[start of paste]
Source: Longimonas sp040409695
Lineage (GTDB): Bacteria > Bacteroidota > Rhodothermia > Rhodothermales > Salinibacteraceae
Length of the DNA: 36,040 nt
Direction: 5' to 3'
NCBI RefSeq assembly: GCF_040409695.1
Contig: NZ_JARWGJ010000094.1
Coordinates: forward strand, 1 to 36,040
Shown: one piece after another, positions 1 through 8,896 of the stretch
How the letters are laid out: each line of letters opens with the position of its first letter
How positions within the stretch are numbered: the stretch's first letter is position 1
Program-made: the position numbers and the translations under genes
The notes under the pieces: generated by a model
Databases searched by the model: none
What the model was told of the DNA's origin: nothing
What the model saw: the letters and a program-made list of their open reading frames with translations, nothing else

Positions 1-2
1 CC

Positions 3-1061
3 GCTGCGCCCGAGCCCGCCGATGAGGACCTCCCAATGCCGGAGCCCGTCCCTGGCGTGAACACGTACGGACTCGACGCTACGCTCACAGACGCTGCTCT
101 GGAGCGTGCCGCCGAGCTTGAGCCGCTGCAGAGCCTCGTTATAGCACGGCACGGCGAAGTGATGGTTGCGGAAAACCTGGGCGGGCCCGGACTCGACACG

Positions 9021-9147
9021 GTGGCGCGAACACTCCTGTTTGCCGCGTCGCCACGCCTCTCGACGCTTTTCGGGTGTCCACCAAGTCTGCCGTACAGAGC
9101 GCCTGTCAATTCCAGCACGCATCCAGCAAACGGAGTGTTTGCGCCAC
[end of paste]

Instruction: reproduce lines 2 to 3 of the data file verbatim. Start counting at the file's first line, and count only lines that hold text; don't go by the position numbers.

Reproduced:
Lineage (GTDB): Bacteria > Bacteroidota > Rhodothermia > Rhodothermales > Salinibacteraceae
Length of the DNA: 36,040 nt